CIL North West England, UK

The future of farming in CIL Limburg


The CIL North West England (NWE) covers a region that is characterised by upland livestock farming, low resident population densities and internationally recognised cultural landscapes. Across the region, there are a range of landscape characteristics, which vary from the mountainous areas of the Lake District National Park to the more open and expansive moorland of the Yorkshire Dales National Park and North Pennines AONB (Areas of Outstanding Beauty). These 3 regions are designated protected areas, where pressures of tourism and public opinion more broadly have intensified scrutiny of farming practices. As a consequence of the challenging terrain, remote accessibility, strong cultural ties to local communities and shepherding traditions, in addition to the increased public attention and legislative restrictions in protected areas, the grazing systems of these regions have changed much less dramatically than conventional farming systems over time and have resisted the industrialisation of commercial agriculture which has redefined farming in lowland areas.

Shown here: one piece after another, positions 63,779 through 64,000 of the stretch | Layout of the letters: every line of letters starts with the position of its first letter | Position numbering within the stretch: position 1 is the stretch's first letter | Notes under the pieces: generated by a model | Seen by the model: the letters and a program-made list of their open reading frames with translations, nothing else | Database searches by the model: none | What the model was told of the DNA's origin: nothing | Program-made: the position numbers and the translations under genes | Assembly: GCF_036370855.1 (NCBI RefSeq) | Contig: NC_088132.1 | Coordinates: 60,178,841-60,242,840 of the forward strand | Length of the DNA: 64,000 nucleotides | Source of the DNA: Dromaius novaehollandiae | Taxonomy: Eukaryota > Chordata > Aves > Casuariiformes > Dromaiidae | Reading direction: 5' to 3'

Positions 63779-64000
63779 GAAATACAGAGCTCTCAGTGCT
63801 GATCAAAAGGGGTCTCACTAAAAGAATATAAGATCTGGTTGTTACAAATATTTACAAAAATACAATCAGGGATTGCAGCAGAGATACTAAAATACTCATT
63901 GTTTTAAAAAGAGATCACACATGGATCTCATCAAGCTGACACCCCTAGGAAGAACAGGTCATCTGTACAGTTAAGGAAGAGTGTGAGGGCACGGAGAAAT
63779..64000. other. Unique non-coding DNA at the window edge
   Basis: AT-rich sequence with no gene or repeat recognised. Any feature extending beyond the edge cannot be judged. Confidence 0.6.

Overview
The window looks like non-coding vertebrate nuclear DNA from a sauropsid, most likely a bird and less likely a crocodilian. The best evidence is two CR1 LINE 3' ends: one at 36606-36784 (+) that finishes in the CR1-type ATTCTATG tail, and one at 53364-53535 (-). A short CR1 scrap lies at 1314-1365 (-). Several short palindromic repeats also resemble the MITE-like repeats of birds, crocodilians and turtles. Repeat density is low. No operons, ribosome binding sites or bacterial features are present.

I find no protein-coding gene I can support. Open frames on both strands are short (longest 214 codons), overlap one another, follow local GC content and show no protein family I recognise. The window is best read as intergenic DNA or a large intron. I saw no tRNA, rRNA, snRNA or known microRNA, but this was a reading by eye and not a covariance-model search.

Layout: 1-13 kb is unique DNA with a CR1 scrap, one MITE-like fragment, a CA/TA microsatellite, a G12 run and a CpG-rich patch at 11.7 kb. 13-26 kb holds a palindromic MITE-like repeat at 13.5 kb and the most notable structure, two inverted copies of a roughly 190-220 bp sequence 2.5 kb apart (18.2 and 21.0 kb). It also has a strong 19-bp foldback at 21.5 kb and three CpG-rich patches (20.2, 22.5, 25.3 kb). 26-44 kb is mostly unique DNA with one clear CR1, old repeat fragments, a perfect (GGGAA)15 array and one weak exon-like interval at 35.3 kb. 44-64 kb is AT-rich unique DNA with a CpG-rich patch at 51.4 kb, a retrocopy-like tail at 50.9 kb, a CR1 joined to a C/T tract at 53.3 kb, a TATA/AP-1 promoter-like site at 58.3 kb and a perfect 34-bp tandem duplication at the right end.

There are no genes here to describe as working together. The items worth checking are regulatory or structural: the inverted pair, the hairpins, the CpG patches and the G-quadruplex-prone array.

Contract Type

Payments for Ecosystem Services / Agri-environment and Climate Measures

Contract Features

• Collective Implementation

• Results-based Payments

• Hybrid Contracts

Targeted Public Goods

„Dream Contract“

In our CIL, we are focusing on the potential impact that innovative contract solutions relating to results-based payments and collective approaches could have in the ‘Local Nature Recovery’ element of ELMS, which is most likely to replace the core elements of the current Countryside Stewardship Scheme. In our “dream contract” studies, we have concentrated on exploring how results-based contracts may be best integrated into ELMS for upland farmers, alongside potential hybrid and collective dimensions. Upland farmers want to see more flexibility and simplicity in their agri-environment schemes. These elements can be provided through a payment by results contract. Existing PBR tests have successfully focused on species rich hay meadows (biodiversity) and creating habitat for wading birds (supporting farmland birds) but with potential to broaden out to other targets. These contracts would provide incentives to: i) reduce intensity of land management and compensate for the lower yield, ii) lower nutritional value of feed produced, and iii) include additional management activities (e.g., seeding wildflowers, maintaining wader scrapes). However, farmers are also nervous about the potential financial vulnerability of PBR schemes, and so ‘hybrid’ contracts, with an action-based minimum baseline in return for a base payment, aim to utilise the ‘best of both’ mechanisms for farmers and nature.


Jennifer Dodsworth

University of Aberdeen Logo. It is a partner of the project contracts2.0.